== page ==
In Brazil, a damaged city lives on edge of abyss

·4-min read
Craters caused by rampant deforestation and lack of urban planning are devastating the city of Buriticupu, in Brazil's impoverished northeast
Craters caused by rampant deforestation and lack of urban planning are devastating the city of Buriticupu, in Brazil's impoverished northeast

A few steps from a cliff-edge, Deusimar Batista is hanging clothes to dry in her yard. Near it, a neighbor's house used to stand on a residential street, but they have all collapsed into the abyss.

Batista is from the city of Buriticupu, in northeastern Brazil, where residents are living a nightmare: the earth beneath them is literally breaking open into enormous craters, which have swallowed streets, houses and even killed people.

"It used to be really nice here," said Batista, a slight 54-year-old who works as a seamstress.

"But now it's like this -- all destroyed," she told AFP, motioning to the gorge that now marks the edge of her yard, empty except for some trash at the bottom.

Experts say the rare phenomenon is caused by deforestation and a lack of urban planning in the city of 70,000 people, located in the impoverished state of Maranhao.

Buriticupu, which sits at the edge of the Amazon rainforest, expanded quickly in the 1970s as the site of a housing program for rural workers.

Rampant logging has decimated the region's trees, and with them the soil's ability to absorb rainwater, according to scientists.

That, coupled with a lack of adequate drainage systems, has caused erosion that looks like something out of a horror film.

Locals call the giant craters "vocorocas," which means "torn earth" in the Indigenous Tupi–Guarani language.

- Gaping craters -

They start as small cracks in the ground, but tend to expand with heavy rain, growing into gaping craters.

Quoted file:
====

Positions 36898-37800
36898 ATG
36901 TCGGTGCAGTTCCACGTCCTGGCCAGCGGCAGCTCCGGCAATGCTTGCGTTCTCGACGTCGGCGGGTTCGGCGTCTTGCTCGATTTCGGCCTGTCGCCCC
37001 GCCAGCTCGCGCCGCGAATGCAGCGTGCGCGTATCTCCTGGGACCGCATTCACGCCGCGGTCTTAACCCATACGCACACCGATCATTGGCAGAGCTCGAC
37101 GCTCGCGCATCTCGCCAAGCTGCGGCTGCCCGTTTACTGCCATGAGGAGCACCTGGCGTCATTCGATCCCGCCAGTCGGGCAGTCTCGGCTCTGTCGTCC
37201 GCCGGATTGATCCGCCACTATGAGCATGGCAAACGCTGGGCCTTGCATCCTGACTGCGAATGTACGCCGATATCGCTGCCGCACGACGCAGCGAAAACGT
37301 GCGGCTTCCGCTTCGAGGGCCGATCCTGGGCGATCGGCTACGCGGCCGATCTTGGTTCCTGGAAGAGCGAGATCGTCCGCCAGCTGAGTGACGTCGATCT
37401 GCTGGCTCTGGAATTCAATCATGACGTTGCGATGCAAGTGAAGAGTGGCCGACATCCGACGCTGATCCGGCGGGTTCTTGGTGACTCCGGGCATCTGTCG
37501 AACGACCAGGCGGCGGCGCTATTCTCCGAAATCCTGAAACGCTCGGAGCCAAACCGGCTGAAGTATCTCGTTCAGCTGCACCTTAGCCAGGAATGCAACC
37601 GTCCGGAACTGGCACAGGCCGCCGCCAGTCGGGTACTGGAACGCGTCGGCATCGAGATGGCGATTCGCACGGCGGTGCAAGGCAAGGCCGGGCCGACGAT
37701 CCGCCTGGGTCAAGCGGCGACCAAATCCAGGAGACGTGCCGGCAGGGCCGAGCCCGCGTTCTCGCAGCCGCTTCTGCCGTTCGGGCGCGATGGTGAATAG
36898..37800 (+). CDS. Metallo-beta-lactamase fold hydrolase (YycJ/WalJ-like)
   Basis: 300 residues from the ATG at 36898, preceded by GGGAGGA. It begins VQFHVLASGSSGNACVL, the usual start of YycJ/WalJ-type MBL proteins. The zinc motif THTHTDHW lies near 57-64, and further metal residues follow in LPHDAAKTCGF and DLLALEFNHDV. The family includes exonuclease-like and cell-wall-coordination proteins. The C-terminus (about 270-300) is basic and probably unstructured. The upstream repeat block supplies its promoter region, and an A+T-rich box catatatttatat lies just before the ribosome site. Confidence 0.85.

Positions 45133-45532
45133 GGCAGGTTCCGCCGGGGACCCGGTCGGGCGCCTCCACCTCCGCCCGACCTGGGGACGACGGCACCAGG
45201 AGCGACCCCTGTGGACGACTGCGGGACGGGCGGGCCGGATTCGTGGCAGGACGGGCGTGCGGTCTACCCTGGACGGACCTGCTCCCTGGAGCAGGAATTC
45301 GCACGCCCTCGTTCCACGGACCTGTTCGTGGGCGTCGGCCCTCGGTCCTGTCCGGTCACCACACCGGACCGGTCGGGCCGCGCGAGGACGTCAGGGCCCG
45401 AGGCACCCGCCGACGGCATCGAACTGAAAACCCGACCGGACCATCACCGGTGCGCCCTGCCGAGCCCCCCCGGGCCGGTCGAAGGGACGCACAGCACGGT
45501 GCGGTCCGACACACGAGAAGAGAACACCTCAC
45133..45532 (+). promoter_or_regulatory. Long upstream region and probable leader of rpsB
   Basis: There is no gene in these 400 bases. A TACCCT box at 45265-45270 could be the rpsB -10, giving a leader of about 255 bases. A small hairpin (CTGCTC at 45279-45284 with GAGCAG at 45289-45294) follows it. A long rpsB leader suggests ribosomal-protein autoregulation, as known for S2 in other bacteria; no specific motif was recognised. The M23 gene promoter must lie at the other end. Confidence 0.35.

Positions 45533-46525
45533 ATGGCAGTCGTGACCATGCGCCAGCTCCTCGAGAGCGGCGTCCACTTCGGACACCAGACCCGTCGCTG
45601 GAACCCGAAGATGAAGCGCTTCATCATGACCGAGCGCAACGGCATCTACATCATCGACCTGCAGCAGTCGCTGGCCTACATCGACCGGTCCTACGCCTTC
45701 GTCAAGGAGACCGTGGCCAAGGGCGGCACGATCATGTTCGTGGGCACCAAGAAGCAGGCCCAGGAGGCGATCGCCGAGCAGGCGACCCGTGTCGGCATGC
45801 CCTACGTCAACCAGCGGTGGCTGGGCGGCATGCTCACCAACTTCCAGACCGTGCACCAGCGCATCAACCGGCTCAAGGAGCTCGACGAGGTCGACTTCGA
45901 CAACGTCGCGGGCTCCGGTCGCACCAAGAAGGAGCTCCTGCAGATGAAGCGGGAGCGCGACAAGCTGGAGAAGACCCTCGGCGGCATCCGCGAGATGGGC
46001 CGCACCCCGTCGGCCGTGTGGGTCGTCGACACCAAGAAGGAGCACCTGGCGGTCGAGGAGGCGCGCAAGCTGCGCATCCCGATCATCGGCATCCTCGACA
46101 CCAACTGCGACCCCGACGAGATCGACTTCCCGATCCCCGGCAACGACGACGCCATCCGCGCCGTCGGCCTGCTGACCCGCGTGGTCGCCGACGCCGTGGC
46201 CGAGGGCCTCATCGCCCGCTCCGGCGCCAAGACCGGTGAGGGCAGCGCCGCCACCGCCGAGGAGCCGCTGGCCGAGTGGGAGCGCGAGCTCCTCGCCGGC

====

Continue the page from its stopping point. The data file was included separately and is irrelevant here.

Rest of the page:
Seen from the sky, they look like big red- and orange-hued canyons swallowing pieces of the city as they advance.

The mayor's office says seven people have died falling into the craters since they began to form two decades ago.

Around 50 houses have collapsed into them, and more than 300 others are risk, it says.

The city declared a state of emergency last month, seeking funds from the state and federal governments for infrastructure projects to fight the erosion.

In all, there are 26 craters in the city, the deepest of which reaches 70 meters (230 feet), according to authorities.

Rainy nights have become a source of terror for Batista.

"I can't sleep when it rains. I stay awake all night," she said.

"I'm afraid of going to sleep and dying if there's a collapse."

- 'It's come to this' -

Erosion happens in every city, said Augusto Carvalho Campos, a geographer at Maranhao Federal University.

But in Buriticupu, the issue is "much bigger," due to "rapid urban growth without the necessary planning, a lack of sanitation and drainage infrastructure, and deforestation," he said.

Deforestation has surged in the region over the past several decades, driven by the logging industry, with devastating impact on the soil, he said.

The problem has been exacerbated by the fact that many "vocorocas" are de facto drainage or sewage channels, causing further erosion.

"The city needs major engineering projects to contain the erosion process, and also reforestation at the edges of the 'vocorocas,'" said Carvalho Campos.

But "first and foremost," he said, the city should resettle families living near the craters.

Mayor Joao Carlos Teixeira is promising major drainage and soil-treatment projects.

"The federal government has made clear it is committed to making this area safe," he said.

But local residents are doubtful.

"The authorities have never bothered to do anything about the problem, and now it's come to this," said Isaias Neres, president of a local residents' association.

- 'Just like thunder' -

Standing at the edge of a 60-meter abyss, Maria dos Santos says she is afraid of being inside her own home.

"There was no crater here before. It started recently, less than three years ago," said Dos Santos, 45, standing on a patch of cracked road that has partly collapsed into the gorge.

There is no protective barrier around the crater, one of the biggest in the city, even though children often play nearby.

Dos Santos's meager, mud-walled house is among those at risk of collapsing into the chasm.

Rainstorms make her panic, too, she said.

"We're afraid of dying here... When the collapses happen, it sounds just like thunder," she said.

But she and her family have nowhere else to go, she said.

"We're in God's hands."